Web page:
Travel Stories

In Country

          Okay, yes, this, for me is about as far out as the lad gets.  I mean the village of Lieshnitza (sp) where I lived in Bosnia in 1964 was pretty far out, and maybe the elephant camp in Laos was out there, or that village I visited on the other side of the Mekong in Cambodia, but parking my butt and staying in a hut in the foothills of Lesotho at the Trading Post Lodge definitely also makes it to the top few on the list.  And the question of how much further I will push myself is upon me, but here I am, among crowing roosters, ripe lemon trees, rocks, dinosaur footprints, and Basotho villages.  And how I managed to finally transport myself here is a tale worth telling.
          In the morning I find the taxi rank in Maseru, find the Roma taxi van all by myself, and get on for the one hour ride to Roma as planned, only to learn when I arrive that there is no Roma in Roma other than a crossroad with a shut down internet café, a “grocery” shop with only bags of chips, candy, soda, and bananas, a three by four foot tin shack with large rocks on the roof to hold it down when the wind gets too racy, and a sign on the side of the “building” that reads “public telephone communication center” and is shuttered closed.  So I stand there on the side of the road, or in the bustling center of Roma, depending on your perspective, with my small rolling pack at my side, asking each passerby, as befits my circumstances, “Trading Post Lodge?” and they’d shrug their shoulders and walk away, or occasionally stop to “talk,” most of which goes something like, “Where are you going?” and I’d say “Trading Post Lodge,” and they’d look puzzled and say “we don’t know it,” or “there is a lodge 20 kilometers from here,” or best of all “what are you doing here?” to which I’d reply, “I’m lost,” which I was.  Calmly lost, I’d note, which it turns out is often how I feel when travelling without real plans on walkabout, with no real deadlines, a profound sense that what is meant to happen next will indeed be what will happen next, and besides, it isn’t as if I am days up some Amazon tributary (next year’s trip) without a paddle.  And, of course, the environment is benign, there are no mosquitos or cannibals, and occasional taxis regularly go by headed back to Maseru.  So maybe it would end up that Lesotho just didn’t have that much to offer I found appealing, I mean besides spectacular mountain vistas and people wearing colorful woolen blankets and rubber boots.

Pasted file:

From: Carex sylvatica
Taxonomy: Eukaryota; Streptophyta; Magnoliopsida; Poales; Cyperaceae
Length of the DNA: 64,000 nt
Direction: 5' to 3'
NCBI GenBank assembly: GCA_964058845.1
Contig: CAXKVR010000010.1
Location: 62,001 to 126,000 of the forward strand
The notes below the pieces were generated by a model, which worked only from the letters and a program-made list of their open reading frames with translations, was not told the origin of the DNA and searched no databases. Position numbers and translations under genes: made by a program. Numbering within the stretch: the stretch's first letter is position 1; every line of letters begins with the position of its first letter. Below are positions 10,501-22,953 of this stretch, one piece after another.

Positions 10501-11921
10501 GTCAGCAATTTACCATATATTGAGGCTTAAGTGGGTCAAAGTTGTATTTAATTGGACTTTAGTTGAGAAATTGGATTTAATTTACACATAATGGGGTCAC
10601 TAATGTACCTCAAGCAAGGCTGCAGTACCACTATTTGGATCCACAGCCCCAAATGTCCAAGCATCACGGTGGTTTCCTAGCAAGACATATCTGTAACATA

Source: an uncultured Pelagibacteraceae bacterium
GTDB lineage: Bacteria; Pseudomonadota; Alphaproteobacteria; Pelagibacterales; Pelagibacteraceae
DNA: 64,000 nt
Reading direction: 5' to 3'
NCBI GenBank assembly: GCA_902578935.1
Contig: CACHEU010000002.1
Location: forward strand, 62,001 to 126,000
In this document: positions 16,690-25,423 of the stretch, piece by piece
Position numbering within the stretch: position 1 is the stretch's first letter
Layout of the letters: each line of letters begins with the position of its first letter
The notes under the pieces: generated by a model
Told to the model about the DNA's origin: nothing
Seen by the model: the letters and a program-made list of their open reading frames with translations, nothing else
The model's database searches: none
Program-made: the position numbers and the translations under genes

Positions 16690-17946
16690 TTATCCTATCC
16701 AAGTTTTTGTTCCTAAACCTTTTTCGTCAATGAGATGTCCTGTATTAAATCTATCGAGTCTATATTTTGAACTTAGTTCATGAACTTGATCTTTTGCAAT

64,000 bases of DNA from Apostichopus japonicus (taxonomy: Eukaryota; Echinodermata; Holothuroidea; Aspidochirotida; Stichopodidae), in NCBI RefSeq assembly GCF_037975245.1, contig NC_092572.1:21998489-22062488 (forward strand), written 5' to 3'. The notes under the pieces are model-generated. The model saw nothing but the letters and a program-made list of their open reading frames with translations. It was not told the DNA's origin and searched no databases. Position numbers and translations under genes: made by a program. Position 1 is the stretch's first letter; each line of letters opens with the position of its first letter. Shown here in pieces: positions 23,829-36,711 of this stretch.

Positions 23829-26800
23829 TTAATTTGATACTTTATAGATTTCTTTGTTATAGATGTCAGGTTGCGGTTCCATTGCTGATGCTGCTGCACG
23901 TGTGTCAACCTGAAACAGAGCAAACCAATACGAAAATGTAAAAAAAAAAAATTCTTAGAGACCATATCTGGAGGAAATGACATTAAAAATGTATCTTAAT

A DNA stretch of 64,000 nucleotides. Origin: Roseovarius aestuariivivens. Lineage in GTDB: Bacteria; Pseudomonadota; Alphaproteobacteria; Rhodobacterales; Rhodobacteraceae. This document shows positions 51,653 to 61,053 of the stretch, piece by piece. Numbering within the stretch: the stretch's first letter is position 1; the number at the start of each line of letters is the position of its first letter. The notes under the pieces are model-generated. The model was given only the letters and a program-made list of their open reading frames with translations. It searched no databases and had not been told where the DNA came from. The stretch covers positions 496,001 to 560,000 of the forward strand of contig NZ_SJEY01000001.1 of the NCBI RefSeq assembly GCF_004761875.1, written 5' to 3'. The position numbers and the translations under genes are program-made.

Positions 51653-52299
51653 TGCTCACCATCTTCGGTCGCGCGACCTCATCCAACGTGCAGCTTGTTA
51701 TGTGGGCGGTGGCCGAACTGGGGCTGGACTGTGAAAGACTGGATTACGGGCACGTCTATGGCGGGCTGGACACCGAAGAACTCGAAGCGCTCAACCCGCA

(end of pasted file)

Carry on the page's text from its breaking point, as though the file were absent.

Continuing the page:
And standing there in the center of Roma, home of the underwhelming National University by the way, just waiting for what will happen next, along comes the taxi driver who’d dropped me off here in the first place, who, upon seeing me standing exactly where he left me stops and asks, “what are you doing?” and I say “being lost,” and he says, “where are you going,” and I say “Trading Post Lodge,” and he says, “come, I will help you find it.”  And, without going into detail about the number of stops we make, the number of people we ask, the number of shrugged shoulders we encounter, the number of times he says “we are now friends,” or the fact that when I play Alicia Keyes on my cell phone iTunes app he knows all the words to the song I am playing, tells me he “loves” Alicia, and we sing along with her at the top of our voices, “No one, no one, no one, can get it the way of what I’m feeling,” laughing out loud and giving one another high fives while speeding down the road, and, I must add, simultaneously negotiating the “special” fee he is going to have to charge me, a number clearly running higher and higher in his mental meter.  And after about a dozen stops we finally find someone who calls someone, who knows someone, who calls someone, who thinks maybe he knows where this lodge actually is, and roughly how far down the road back the way we’ve already come it is.  So we turn around and the driver pulls off to the side of the road to get down to some more serious negotiation, which ends up - if I understood him correctly - that if he gets me to the lodge and drops me off there the fee will be twenty five dollars, but that if he can’t find the lodge, or has to take me back to Maseru, the fee will still be twenty five dollars, about what a two dollar fare paid by each passenger would total from Maseru to Roma with the van filled to capacity.  Fine.
          Ah yes, the Trading Post Lodge, just as Lonely Planet had said it would be, with a lovely clean cottage, hot water, breakfast, no other guests I see, and a fabulous dinner of fresh salad, mashed squash, baked ziti with cheese and vegetables, and some chocolate pudding that I could taste the rich bittersweet cocoa in, all for under 50$ per night, bring my total costs for this day in Africa to something like seventy-five dollars, plus a five dollar tip for the guide I used later in the day to help me find what at least looked like dinosaur prints about an hour hike into the hills, two dollars for the beer I treated myself to, a dollar for the Coke I bought the guide, and about three or four dollars that I handed out in coins to cute kids and pathetic looking old women who held out their hands to me as I walked by or who chased after me as I wandered in their hills, oh and a quarter to the Rasta man smoking the ganga outside a totally darkened hut I went into with dozens of people wearing woolen blankets and hats crowded inside drinking home brew, listening to reggae music, and dancing on the earthen floor.
          And in these and other ways Lesotho is magical: its lowest sea level elevation the highest in the world at about 4,000 feet, higher than Nepal or Switzerland, its virtually impenetrable mountains that made for its long-standing independence and relative isolation, its people, restrained but friendly, and stone houses and vistas unlike anything I have ever seen … anywhere.  Oh, and dinosaur footprints.